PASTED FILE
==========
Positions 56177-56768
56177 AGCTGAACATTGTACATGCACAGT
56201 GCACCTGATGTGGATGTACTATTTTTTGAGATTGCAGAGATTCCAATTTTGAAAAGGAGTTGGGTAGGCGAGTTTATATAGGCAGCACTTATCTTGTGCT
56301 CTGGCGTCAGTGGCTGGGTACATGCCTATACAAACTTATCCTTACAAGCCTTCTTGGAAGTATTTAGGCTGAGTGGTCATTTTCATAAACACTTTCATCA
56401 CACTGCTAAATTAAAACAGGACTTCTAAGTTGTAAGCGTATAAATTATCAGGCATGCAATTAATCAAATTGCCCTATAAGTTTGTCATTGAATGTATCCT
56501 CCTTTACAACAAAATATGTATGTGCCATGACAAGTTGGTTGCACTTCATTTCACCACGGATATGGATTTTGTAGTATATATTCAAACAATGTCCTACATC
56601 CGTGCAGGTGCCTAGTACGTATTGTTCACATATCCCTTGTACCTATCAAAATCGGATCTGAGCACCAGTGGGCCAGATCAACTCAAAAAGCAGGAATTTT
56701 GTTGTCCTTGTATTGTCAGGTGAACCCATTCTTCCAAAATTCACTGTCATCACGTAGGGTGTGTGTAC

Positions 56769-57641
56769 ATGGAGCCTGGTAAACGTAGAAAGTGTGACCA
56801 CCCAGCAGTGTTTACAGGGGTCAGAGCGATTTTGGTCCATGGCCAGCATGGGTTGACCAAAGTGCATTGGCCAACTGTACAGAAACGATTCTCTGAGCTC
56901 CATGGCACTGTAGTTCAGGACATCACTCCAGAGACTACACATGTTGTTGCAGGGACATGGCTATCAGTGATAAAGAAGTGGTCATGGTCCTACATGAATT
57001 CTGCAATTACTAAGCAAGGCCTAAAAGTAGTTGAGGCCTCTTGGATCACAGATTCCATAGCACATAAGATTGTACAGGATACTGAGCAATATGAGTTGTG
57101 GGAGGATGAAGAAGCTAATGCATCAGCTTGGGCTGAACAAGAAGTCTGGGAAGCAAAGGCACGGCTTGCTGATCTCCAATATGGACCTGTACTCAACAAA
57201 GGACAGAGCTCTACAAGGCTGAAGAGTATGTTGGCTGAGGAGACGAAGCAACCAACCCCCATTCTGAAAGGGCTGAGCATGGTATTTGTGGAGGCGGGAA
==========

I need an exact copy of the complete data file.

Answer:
Positions 56177-56768
56177 AGCTGAACATTGTACATGCACAGT
56201 GCACCTGATGTGGATGTACTATTTTTTGAGATTGCAGAGATTCCAATTTTGAAAAGGAGTTGGGTAGGCGAGTTTATATAGGCAGCACTTATCTTGTGCT
56301 CTGGCGTCAGTGGCTGGGTACATGCCTATACAAACTTATCCTTACAAGCCTTCTTGGAAGTATTTAGGCTGAGTGGTCATTTTCATAAACACTTTCATCA
56401 CACTGCTAAATTAAAACAGGACTTCTAAGTTGTAAGCGTATAAATTATCAGGCATGCAATTAATCAAATTGCCCTATAAGTTTGTCATTGAATGTATCCT
56501 CCTTTACAACAAAATATGTATGTGCCATGACAAGTTGGTTGCACTTCATTTCACCACGGATATGGATTTTGTAGTATATATTCAAACAATGTCCTACATC
56601 CGTGCAGGTGCCTAGTACGTATTGTTCACATATCCCTTGTACCTATCAAAATCGGATCTGAGCACCAGTGGGCCAGATCAACTCAAAAAGCAGGAATTTT
56701 GTTGTCCTTGTATTGTCAGGTGAACCCATTCTTCCAAAATTCACTGTCATCACGTAGGGTGTGTGTAC

Positions 56769-57641
56769 ATGGAGCCTGGTAAACGTAGAAAGTGTGACCA
56801 CCCAGCAGTGTTTACAGGGGTCAGAGCGATTTTGGTCCATGGCCAGCATGGGTTGACCAAAGTGCATTGGCCAACTGTACAGAAACGATTCTCTGAGCTC
56901 CATGGCACTGTAGTTCAGGACATCACTCCAGAGACTACACATGTTGTTGCAGGGACATGGCTATCAGTGATAAAGAAGTGGTCATGGTCCTACATGAATT
57001 CTGCAATTACTAAGCAAGGCCTAAAAGTAGTTGAGGCCTCTTGGATCACAGATTCCATAGCACATAAGATTGTACAGGATACTGAGCAATATGAGTTGTG
57101 GGAGGATGAAGAAGCTAATGCATCAGCTTGGGCTGAACAAGAAGTCTGGGAAGCAAAGGCACGGCTTGCTGATCTCCAATATGGACCTGTACTCAACAAA
57201 GGACAGAGCTCTACAAGGCTGAAGAGTATGTTGGCTGAGGAGACGAAGCAACCAACCCCCATTCTGAAAGGGCTGAGCATGGTATTTGTGGAGGCGGGAA